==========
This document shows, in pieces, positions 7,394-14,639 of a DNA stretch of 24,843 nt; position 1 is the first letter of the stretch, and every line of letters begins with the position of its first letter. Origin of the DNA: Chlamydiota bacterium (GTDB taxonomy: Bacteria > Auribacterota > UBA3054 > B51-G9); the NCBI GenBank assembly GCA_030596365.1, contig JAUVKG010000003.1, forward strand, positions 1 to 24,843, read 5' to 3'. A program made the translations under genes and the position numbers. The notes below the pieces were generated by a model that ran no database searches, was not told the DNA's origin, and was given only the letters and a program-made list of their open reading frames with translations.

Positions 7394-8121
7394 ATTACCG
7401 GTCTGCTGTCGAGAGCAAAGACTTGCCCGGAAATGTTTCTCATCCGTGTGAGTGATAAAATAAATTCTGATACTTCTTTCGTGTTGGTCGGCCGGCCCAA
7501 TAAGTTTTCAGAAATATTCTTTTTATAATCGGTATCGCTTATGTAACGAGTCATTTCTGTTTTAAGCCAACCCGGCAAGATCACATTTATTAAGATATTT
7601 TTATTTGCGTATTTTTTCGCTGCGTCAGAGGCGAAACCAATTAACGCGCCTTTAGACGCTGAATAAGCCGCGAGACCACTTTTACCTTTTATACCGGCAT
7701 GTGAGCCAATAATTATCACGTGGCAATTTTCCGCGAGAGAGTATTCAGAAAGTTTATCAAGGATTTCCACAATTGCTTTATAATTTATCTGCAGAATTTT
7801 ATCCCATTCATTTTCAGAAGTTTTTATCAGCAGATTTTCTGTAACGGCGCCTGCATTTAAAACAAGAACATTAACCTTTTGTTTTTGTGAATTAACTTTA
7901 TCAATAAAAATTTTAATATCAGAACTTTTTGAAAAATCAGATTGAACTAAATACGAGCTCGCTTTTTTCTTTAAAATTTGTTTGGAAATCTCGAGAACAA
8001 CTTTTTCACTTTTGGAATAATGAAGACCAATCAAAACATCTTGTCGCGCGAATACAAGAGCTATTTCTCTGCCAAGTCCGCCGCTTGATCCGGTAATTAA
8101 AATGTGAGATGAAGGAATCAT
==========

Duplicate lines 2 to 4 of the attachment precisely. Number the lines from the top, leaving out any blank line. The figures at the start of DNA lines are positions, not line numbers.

Positions 7394-8121
7394 ATTACCG
7401 GTCTGCTGTCGAGAGCAAAGACTTGCCCGGAAATGTTTCTCATCCGTGTGAGTGATAAAATAAATTCTGATACTTCTTTCGTGTTGGTCGGCCGGCCCAA